Young Economists - Sir Howard Davies

Held on Monday, May 16, 2016

With support from Eversheds


  • Sir Howard Davies



We haven’t had a meeting of our Young Economists’ dining group for some time (indeed, since November, when David Davis was our guest).  So it’s about time.

Fortunately, our next guest (in a long line that includes Nigel Farage, Luke Johnson, Minouche Shafik, Win Bischoff, Douglas Flint and Martin Wolf) is worth the wait: Sir Howard Davies is clearly not one to shy away from difficult (indeed, impossible) tasks. He took on the chairmanship of the Royal Bank of Scotland last year, with its post-crisis reformation still incomplete. That came in the wake of presiding over one of the UK’s more sensitive planning issues: how to expand London’s airport capacity, as chairman of the UK Airports Commission. An earlier role (1997-2003) as the head of the then newly-formed Financial Services Authority was also far from a walk in the park.

In a recent column for our own Financial World, he argued that the priority for the finance industry and its regulators should now be to embed “the changes already in train”, rather than “thinking up new layers of reform”. Good. He also warned FinTech businesses that if they “are to succeed, they will need to make sure they maintain their customers’ trust, and part of that trust will lie in appropriate use of data”. Also good.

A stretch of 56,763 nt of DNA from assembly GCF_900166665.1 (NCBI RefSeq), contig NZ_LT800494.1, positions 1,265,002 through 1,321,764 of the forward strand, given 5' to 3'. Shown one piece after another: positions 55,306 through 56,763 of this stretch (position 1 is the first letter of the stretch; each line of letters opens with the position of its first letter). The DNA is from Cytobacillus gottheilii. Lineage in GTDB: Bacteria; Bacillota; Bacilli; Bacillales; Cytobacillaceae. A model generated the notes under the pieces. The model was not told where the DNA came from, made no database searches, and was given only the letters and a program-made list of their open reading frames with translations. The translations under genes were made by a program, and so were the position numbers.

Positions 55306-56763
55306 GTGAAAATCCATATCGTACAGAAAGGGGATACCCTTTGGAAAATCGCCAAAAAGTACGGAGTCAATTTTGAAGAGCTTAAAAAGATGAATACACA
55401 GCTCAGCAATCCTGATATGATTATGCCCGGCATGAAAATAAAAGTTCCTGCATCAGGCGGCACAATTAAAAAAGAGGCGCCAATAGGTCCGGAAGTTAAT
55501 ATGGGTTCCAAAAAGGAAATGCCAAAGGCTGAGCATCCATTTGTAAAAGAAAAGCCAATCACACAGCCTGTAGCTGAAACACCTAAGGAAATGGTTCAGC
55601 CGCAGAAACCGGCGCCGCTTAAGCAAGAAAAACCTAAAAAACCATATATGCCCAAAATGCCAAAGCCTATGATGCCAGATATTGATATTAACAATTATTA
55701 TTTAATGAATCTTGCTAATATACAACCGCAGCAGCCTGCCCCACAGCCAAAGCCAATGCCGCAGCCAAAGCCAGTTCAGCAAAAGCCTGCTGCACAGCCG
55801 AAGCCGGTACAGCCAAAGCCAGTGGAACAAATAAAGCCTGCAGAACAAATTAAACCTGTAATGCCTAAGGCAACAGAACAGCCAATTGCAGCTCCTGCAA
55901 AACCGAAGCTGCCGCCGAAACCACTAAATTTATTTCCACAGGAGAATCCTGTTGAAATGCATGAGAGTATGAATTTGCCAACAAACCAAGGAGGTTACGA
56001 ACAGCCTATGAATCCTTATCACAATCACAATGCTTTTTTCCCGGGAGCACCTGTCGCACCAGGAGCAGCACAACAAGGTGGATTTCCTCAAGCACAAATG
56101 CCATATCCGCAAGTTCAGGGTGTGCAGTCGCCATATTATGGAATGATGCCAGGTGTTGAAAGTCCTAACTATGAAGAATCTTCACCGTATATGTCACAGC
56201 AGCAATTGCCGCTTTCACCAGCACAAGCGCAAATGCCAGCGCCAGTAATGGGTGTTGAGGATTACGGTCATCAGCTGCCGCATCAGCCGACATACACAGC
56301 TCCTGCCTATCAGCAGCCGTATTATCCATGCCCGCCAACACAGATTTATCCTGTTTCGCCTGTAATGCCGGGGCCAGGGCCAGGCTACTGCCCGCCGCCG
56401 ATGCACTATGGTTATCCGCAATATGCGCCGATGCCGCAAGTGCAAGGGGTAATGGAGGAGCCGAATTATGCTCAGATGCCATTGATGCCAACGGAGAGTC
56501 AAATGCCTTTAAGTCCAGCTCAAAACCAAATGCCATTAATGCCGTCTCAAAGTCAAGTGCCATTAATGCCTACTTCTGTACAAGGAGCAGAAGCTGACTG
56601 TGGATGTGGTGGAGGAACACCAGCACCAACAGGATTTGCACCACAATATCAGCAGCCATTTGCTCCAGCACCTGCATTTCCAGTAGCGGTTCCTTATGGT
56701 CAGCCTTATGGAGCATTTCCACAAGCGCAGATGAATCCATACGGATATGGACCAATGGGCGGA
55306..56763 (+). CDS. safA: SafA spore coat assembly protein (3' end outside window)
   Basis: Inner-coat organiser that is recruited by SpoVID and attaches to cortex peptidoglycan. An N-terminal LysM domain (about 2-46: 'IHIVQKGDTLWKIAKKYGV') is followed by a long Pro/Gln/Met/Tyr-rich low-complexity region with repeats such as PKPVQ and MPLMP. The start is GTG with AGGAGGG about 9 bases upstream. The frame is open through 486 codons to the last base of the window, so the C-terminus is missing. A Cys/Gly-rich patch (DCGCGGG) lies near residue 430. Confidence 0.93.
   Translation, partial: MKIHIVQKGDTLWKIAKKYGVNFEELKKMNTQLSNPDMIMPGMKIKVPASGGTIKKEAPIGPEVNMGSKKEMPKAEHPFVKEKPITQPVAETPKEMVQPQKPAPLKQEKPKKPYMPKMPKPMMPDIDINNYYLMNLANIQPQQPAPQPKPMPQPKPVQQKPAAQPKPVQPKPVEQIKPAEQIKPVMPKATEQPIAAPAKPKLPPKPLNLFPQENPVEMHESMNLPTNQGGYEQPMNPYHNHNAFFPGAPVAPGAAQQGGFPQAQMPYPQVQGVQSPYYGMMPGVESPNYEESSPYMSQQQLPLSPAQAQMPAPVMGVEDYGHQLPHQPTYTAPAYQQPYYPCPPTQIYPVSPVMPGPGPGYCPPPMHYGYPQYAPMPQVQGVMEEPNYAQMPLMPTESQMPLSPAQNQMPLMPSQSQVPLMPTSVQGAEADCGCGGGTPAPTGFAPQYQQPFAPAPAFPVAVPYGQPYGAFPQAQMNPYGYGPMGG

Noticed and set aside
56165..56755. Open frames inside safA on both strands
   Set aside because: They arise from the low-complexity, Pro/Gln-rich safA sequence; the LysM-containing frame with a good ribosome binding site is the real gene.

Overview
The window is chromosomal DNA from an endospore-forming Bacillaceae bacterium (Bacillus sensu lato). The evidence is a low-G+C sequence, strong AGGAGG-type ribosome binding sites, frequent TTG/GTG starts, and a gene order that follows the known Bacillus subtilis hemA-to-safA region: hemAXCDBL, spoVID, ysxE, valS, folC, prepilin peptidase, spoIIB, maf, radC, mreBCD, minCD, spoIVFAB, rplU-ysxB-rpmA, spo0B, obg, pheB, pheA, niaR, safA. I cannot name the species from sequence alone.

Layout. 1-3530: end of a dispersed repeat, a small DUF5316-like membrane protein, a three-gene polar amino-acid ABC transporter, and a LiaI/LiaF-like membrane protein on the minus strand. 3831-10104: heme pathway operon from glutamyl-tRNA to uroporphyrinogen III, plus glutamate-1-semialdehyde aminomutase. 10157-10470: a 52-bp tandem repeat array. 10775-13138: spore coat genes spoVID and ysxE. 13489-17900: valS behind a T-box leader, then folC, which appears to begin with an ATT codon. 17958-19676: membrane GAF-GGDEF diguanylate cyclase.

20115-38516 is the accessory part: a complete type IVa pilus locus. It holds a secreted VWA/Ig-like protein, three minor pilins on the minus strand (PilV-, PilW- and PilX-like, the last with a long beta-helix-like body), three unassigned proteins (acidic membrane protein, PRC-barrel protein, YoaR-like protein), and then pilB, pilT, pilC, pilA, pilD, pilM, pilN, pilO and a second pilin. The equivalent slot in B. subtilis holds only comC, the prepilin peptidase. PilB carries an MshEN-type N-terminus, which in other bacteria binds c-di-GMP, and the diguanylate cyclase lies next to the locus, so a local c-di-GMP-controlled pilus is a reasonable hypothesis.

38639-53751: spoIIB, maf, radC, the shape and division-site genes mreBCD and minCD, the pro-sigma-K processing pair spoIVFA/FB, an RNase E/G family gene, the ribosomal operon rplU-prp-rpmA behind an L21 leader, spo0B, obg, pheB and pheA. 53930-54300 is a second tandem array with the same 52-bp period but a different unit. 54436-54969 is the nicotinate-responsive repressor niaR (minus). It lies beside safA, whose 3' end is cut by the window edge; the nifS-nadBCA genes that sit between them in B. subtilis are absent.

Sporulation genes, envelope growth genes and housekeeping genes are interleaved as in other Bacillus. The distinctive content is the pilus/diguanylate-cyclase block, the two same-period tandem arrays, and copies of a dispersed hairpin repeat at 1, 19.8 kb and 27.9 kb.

With academia providing another string to Howard’s bow – he is a professor at Sciences Po in Paris, and a former Director of the LSE – he has direct (and, I hope, positive) experience of “young economists”. And beyond Europe, he now advises China’s banking and securities regulators.

So the subjects over which our dinner with him might roam include public policy and financial regulation, the practical business of running a bank and the burning economic and financial question of China’s soft/hard landing. (That is assuming, of course, that he has got over Man City’s loss to Real Madrid; Howard was a regular at Maine Road, before footie got social.)

I realise this is quite short notice, but I hope you can join us for what I am sure will be a stimulating and wide-ranging evening.  The only qualification in our Young Economists’ group is that you should be “under 40” – and that is a bit flexible.